4 Tips for an Anxious Co-Parent
Every family wants to have their own happy ending. Sadly, life isn’t always fair, and some marriages end with a divorce and you need to start a co-parent process.
As you embark on a new chapter in your life, it’s important to remember that your former spouse will still be a part of it. After all, you will always share the gift of raising your child together. But you are an anxious co-parent, you want to make sure your child grows up well-loved despite the circumstances. Don’t worry, we’ve rounded up some tips for managing those uneasy feelings:
1. Focus on Your Healing
As you navigate your way through divorce, it’s easy for feelings of anxiety to the surface — what if you have trouble rebuilding your life, or what if you end up drifting away from your child? These are all perfectly normal doubts. However, you must rise above these worries so that you can raise your child in the best possible way. It’s important to be kind to yourself so that you can focus on your own and your child’s mental health, which Maryville University suggests has a strong link to academic success. By taking care of your mind, you are setting yourself up to learn the ropes of co-parenting much easier. In much the same way, being mindful of your child’s mental health can help them feel secure in their new family setting and tackle the many trials that childhood will throw at them.
One of the best ways to manage your anxiety is to identify what triggers it. This will allow you to create strategies to help you cope in a healthy manner — whether it’s minimizing the risk of the triggers occurring, or looking at practical responses for when they do. In the long run, taking care of your mental wellbeing will create a healthy environment for your child to grow up in.
2. Have Healthy Communication Habits With Your Co-Parent
Whether it’s discussing your child’s sleeping arrangements for the month or attending a parent-teacher conference together, you will find yourself in situations wherein you will have to converse with your co-parent. While feelings of unease might seep in, both of you should be on good speaking terms as repressed emotions can lead to an unhealthy relationship.
But aside from your ex, it’s also important to be honest and open when communicating with your child. Researchers from the University of Arizona have found that children display symptoms of depression when they feel alienated by their parents. This means that healthy communication is key for your child’s development. For effective co-parenting, you should both agree to set any ill feelings aside and to speak with humility and respect. Not only will this help you stay relaxed, but you will also set a good example for your child.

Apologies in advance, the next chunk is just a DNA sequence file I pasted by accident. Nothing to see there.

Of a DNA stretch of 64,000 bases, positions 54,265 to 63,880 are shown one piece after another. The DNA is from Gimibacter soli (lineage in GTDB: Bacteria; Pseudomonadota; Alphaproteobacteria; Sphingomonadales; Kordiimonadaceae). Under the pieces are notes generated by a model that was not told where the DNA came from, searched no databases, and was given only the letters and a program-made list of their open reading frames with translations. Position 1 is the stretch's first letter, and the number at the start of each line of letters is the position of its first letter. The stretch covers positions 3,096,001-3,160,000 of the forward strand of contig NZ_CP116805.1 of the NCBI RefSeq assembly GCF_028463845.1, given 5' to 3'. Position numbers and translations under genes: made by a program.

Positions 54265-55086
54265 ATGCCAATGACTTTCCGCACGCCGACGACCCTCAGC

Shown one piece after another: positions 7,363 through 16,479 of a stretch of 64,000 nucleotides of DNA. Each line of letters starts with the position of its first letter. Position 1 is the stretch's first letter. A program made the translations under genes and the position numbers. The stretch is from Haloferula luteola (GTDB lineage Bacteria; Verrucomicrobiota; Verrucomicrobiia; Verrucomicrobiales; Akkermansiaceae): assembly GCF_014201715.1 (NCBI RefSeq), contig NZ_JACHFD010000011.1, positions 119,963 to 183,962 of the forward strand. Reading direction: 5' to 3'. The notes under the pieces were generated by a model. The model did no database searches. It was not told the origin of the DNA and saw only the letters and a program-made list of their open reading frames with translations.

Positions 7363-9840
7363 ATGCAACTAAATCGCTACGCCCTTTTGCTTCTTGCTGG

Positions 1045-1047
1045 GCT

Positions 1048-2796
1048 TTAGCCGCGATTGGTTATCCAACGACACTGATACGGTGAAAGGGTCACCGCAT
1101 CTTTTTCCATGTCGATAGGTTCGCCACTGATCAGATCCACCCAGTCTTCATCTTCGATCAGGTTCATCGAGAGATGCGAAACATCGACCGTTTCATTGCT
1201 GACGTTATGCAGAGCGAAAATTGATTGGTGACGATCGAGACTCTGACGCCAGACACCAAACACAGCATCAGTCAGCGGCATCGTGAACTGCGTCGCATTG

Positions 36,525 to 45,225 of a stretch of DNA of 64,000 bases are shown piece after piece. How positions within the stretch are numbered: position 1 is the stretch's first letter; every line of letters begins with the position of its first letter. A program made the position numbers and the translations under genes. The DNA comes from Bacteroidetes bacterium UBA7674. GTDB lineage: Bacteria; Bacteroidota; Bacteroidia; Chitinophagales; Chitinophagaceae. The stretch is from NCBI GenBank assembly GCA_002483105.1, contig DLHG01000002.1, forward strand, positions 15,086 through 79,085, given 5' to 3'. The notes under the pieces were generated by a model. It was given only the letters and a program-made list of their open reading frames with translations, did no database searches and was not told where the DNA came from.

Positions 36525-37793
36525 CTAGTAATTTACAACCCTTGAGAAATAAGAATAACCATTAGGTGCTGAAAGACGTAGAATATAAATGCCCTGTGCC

3. Build A co-parent Balanced Schedule
Now that you live in different places, it’s understandable that both you and your ex want to have as much time as possible with your child. Although you have definitely started separate lives, your paths will still be connected through your shared experience of co-parenting, and part of this means dividing your child’s time in a fair way.
Once you have formed a strong foundation for communication with your co-parent, creating a schedule that will work for both parties can become a much smoother process. This can help keep your anxiety at bay since a predetermined routine will help bring stability into your co-parenting situation. What’s more, this can also ensure that your child will always have the proper emotional support, as a study published in the BMC Psychiatry Journal found that children dealing with separation are more likely to develop depression that will be carried into adulthood.
4. See the Bigger Picture
One of the main duties of any parent is to lead their child towards the right direction. And despite the fact that you and your spouse are no longer together, the two of you are teammates when it comes to parenting. With different schedules, rules and even parenting styles, it’s easy to feel concerned when your child is with your co-parent.
However, as we’ve previously written in our list of ‘Five Things To Remember About Being a Co-Parent’, having a unified approach can help anxious co-parents. We know that parents make sacrifices and co-parents make even more. Yet, you will ultimately find peace in your family’s situation when you both raise a happy child.
Written and submitted by Rachel James
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